The weather this past weekend was pretty much as forecast - rainy with strong southerly winds. Three separate weather systems actually rolled through. The first system was fairly benign and just added moisture to a relatively dry atmosphere. The added moisture content allowed the second system to be a bit more vigorous. The last system that hit on Sunday was the coldest and strongest so far.
I had two multiengine instructional flights to teach on Saturday. Most of the stuff we'd planned to do was VFR maneuvering at 5000' and above. It was clear this was going to be hard to do with the ceilings were varying between 4000 and 6000 feet. So for the first lesson, we decided to go with plan B and do an IFR flight to Stockton for a couple of ILS approaches with a simulated engine failure. I had checked the NEXRAD images 10 minutes or so before departure. During the flight, we were in and out of the clouds at 5000'. The ride got particularly rough and rainy near Mt. Diablo. I found myself wishing I had on-board radar like I used to have in the Caravan. The trip back was equally rough and on two occasions we flew through solid rain showers and even picked up a trace of rime ice.
For the second flight multi-engine flight, we resolved to stay in the pattern at Oakland. It was clear the second weather system was approaching, we just didn't know how fast it was moving. With the exception of an occasional bizjet departure or arrival, we had Oakland's runway 9L traffic pattern to ourselves. The surface wind was the main reason there weren't many other aircraft - 140˚ to 150˚, 14 knots and gusting into the upper twenty knot range. The landings were challenging and we both enjoyed the challenge of doing short field landings and simulated single-engine landings with the strong crosswind. Just as we finished, rain began pelting the East Bay.
Back on terra firma that night, I found myself wondering if I could justify the cost of acquiring a hand-held GPS receiver with XM weather capability to the Minister of Finance (aka my lovely wife). I've written before about the limitations of on-board radar and XM-provided NEXRAD images, but when the weather is crappy you need all the information you can get. Since on-board radar isn't available, the best I can do right now is check the weather prior to departure, make some educated and conservative guesses about the weather conditions, and talk to flight watch once I'm airborne if things look worse than I expected. So having XM-provided NEXRAD images in flight would be much more desirable than my current situation. The $2000 plus price tag for a Garmin 396 or 496 would be a big hit on our finances and consequently a tough sell.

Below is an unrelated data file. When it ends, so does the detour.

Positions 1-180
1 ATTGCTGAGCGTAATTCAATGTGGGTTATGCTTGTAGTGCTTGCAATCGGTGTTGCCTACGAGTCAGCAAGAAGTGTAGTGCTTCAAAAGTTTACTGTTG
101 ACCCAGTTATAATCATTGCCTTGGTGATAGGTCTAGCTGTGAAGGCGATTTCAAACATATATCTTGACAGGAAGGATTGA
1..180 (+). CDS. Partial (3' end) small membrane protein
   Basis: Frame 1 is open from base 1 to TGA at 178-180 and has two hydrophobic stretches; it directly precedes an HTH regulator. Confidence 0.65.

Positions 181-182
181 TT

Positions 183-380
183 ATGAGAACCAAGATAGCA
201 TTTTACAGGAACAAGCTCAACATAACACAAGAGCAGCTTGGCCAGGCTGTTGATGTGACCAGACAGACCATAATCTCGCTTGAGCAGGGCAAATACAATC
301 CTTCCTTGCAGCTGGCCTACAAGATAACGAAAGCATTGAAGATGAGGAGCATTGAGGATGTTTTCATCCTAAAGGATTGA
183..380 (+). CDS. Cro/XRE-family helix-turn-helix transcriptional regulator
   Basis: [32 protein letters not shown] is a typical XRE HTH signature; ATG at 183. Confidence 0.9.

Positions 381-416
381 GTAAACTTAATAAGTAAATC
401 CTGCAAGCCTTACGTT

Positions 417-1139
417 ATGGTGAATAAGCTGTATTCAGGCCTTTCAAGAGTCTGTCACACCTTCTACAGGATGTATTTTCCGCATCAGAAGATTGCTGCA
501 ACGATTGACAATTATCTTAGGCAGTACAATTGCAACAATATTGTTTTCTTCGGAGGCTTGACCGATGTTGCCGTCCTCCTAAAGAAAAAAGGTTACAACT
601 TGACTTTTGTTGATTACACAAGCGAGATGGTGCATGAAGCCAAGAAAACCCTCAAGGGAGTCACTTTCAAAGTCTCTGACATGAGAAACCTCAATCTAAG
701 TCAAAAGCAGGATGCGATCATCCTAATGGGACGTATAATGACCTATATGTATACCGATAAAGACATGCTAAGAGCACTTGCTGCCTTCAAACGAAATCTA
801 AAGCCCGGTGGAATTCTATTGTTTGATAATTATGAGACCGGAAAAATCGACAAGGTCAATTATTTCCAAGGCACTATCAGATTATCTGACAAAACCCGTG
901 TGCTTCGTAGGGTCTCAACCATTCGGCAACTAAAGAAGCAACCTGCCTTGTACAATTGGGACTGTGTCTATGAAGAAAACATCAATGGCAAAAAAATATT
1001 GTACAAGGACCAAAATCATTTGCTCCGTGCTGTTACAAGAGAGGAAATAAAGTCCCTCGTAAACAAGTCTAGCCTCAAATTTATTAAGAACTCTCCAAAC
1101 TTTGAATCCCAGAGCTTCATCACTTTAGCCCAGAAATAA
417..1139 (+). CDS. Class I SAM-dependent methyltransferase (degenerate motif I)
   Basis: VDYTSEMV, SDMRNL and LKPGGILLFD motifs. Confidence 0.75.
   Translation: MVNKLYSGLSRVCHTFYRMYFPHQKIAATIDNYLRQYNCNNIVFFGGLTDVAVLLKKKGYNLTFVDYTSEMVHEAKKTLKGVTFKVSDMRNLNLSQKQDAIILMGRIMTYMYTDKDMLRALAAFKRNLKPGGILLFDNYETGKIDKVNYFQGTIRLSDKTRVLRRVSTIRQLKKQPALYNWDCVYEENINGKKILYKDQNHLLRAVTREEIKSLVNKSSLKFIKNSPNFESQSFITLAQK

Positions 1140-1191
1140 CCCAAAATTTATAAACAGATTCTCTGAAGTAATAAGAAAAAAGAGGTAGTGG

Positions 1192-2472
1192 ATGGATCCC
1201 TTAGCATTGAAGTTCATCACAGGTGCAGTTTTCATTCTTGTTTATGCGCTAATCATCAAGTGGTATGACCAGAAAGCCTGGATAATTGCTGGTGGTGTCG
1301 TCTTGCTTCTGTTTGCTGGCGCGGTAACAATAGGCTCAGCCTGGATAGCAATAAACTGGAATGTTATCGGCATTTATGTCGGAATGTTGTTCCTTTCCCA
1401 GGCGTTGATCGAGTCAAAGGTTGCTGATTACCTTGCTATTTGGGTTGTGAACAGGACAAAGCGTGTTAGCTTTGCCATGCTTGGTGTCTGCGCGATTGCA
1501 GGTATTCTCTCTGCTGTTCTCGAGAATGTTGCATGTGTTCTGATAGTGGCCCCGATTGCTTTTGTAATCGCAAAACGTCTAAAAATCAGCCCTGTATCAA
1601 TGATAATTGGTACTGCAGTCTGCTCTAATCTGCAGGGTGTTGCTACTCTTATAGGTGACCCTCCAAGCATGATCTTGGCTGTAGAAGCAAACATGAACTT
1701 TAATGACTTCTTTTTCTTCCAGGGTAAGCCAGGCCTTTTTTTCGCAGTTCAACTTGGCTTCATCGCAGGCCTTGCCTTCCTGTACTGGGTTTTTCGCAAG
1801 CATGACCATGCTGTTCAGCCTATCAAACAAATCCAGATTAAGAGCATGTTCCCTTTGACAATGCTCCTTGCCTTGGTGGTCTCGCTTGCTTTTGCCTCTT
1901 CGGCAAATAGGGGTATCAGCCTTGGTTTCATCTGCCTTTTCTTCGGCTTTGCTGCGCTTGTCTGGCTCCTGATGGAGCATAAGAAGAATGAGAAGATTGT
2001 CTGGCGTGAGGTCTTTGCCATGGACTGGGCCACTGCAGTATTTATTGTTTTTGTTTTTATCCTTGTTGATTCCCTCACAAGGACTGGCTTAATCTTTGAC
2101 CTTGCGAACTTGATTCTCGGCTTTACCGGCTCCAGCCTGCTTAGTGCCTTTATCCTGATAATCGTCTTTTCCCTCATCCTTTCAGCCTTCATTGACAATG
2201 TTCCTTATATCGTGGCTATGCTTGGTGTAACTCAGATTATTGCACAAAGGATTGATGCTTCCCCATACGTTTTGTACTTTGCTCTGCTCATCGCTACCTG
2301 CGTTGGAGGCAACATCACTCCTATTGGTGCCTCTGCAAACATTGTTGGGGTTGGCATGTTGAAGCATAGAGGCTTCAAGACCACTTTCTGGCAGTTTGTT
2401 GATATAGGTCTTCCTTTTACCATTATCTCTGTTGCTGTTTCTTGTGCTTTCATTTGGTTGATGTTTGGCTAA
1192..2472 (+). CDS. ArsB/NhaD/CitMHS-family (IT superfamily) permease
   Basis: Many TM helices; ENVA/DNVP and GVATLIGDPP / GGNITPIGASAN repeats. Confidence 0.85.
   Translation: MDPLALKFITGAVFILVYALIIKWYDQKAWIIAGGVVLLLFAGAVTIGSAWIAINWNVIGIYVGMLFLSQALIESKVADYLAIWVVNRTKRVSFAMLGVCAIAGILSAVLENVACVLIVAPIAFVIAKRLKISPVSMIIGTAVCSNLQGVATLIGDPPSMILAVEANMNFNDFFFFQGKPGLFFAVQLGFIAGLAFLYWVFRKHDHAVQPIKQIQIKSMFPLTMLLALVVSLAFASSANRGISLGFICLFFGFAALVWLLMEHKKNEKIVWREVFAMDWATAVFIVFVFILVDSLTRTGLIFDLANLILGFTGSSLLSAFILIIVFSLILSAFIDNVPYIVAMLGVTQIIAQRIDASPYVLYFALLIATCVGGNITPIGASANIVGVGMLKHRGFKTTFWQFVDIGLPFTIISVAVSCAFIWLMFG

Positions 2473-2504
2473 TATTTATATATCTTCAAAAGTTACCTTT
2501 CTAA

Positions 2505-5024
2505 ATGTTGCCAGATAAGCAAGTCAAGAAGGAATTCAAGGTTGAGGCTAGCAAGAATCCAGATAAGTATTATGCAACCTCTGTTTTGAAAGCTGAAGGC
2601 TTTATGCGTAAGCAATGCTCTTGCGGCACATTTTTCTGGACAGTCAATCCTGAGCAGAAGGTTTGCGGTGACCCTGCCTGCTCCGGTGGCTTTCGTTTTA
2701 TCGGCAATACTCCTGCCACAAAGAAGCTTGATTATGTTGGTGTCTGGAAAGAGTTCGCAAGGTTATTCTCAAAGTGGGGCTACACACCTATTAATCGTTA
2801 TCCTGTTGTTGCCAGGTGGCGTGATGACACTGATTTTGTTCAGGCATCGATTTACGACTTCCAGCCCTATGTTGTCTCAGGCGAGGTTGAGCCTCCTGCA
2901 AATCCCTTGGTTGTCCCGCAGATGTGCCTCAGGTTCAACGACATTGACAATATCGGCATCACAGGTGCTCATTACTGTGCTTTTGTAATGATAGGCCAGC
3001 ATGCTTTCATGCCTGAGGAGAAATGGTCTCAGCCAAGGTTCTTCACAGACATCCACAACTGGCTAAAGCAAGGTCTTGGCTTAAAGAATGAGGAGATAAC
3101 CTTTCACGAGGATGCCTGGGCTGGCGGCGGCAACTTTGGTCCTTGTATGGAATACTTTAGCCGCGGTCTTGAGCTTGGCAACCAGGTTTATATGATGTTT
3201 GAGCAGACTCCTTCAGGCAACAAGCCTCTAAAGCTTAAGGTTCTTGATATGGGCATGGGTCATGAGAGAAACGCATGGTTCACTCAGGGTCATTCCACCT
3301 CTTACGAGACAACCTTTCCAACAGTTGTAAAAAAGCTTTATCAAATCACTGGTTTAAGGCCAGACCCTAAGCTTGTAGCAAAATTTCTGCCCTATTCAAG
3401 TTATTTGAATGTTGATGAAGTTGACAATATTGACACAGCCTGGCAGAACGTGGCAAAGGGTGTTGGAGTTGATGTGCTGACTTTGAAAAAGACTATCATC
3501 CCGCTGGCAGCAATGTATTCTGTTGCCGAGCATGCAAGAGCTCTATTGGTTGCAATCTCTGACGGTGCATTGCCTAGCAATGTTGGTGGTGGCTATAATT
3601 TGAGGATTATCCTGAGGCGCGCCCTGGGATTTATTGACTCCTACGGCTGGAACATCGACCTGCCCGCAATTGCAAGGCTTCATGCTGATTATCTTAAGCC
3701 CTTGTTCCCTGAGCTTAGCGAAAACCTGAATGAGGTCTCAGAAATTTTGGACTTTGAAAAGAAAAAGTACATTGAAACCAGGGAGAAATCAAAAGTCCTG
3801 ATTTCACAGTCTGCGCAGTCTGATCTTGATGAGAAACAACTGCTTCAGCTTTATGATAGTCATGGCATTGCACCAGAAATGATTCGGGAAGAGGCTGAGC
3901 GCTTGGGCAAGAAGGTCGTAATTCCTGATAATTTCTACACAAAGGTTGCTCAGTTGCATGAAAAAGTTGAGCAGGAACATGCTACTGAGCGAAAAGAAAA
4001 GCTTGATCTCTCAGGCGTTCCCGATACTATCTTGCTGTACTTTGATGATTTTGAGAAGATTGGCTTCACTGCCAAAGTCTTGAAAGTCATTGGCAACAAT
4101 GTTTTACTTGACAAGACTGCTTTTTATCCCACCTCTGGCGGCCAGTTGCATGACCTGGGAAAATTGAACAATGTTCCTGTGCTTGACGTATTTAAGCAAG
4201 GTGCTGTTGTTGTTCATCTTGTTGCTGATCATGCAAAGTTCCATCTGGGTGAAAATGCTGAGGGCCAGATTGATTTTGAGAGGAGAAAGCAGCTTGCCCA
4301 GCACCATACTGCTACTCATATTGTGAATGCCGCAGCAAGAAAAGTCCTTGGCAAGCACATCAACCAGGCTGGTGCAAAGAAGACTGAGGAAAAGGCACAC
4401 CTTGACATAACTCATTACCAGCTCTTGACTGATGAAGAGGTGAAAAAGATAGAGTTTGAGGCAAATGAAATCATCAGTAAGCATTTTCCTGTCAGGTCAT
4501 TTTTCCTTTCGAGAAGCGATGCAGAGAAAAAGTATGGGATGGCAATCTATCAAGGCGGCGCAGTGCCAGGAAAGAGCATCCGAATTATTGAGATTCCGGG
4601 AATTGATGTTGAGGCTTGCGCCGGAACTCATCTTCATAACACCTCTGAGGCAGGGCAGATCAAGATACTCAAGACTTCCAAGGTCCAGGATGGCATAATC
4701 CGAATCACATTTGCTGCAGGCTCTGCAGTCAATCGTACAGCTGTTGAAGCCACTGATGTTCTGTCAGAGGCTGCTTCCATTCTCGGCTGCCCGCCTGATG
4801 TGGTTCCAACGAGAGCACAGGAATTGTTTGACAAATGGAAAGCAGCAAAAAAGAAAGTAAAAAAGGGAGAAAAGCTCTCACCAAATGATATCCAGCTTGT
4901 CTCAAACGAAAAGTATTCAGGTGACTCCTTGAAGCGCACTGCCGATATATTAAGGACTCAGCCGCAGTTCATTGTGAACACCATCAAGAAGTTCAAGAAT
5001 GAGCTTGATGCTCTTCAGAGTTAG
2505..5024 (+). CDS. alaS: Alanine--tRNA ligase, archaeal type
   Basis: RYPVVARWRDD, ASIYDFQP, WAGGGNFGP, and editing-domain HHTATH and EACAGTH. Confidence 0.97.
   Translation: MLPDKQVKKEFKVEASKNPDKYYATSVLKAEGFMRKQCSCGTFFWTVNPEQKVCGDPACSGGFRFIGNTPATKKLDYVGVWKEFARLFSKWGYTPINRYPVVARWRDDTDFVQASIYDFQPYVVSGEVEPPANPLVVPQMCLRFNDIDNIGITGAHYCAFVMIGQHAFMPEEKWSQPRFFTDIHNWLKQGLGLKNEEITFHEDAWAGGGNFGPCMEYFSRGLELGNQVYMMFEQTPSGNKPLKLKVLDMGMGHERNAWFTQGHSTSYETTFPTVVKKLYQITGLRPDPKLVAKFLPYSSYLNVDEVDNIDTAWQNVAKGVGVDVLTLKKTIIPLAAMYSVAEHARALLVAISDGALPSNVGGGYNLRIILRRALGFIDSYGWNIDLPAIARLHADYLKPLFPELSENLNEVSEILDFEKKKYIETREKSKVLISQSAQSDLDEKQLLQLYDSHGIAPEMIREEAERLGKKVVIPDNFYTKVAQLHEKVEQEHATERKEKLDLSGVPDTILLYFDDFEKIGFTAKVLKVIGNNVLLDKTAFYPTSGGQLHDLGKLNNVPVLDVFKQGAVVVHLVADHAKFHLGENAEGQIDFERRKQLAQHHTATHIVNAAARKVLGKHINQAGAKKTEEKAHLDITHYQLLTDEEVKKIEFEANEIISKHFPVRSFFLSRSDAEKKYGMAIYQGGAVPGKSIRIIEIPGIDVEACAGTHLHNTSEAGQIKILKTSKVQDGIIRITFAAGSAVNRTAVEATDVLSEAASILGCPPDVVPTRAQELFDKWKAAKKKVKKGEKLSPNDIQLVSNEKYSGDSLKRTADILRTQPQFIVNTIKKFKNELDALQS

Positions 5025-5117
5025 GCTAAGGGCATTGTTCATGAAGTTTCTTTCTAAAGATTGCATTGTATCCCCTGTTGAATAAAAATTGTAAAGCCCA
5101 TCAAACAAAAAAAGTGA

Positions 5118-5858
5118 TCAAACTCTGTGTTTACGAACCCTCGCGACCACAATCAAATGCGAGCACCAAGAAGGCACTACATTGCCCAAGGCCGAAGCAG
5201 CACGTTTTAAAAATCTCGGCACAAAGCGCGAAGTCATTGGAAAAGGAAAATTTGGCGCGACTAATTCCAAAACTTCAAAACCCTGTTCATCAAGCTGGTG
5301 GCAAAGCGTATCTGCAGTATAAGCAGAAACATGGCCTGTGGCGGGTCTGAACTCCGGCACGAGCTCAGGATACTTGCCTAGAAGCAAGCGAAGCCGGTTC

So I was interested to learn that Bushnell, a company I've always associated with things like scopes for hunting rifles, has announced a hand-held GPS with WAAS and XM weather capability that is set to list for about $500 when it is released sometime in February of 2007. Sure, there are other XM weather solutions for aviation (pricey PDAs, tablet PCs) and the Bushnell ONIX400CR presumably doesn't know anything about aviation waypoints, VORs, and such. But for the relatively low price, who cares? I've yet to see this unit, but it could be a reasonably-priced alternative to having a pricey Garmin unit. Since most of the aircraft I fly already have panel-mounted, IFR-certified GPS, I would use a unit like this solely for NEXRAD and satellite images.
I'm looking forward to learning more about the ONIX400CR in the coming weeks, Maybe it will come to market in time for Valentine's Day?